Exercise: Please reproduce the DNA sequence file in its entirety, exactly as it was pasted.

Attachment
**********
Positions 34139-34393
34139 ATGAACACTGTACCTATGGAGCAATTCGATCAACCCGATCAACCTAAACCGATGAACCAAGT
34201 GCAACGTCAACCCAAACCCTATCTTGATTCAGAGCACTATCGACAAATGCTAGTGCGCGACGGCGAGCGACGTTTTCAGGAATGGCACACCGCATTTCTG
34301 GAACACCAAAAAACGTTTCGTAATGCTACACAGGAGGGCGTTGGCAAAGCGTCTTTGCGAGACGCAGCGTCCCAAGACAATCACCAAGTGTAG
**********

Positions 34139-34393
34139 ATGAACACTGTACCTATGGAGCAATTCGATCAACCCGATCAACCTAAACCGATGAACCAAGT
34201 GCAACGTCAACCCAAACCCTATCTTGATTCAGAGCACTATCGACAAATGCTAGTGCGCGACGGCGAGCGACGTTTTCAGGAATGGCACACCGCATTTCTG
34301 GAACACCAAAAAACGTTTCGTAATGCTACACAGGAGGGCGTTGGCAAAGCGTCTTTGCGAGACGCAGCGTCCCAAGACAATCACCAAGTGTAG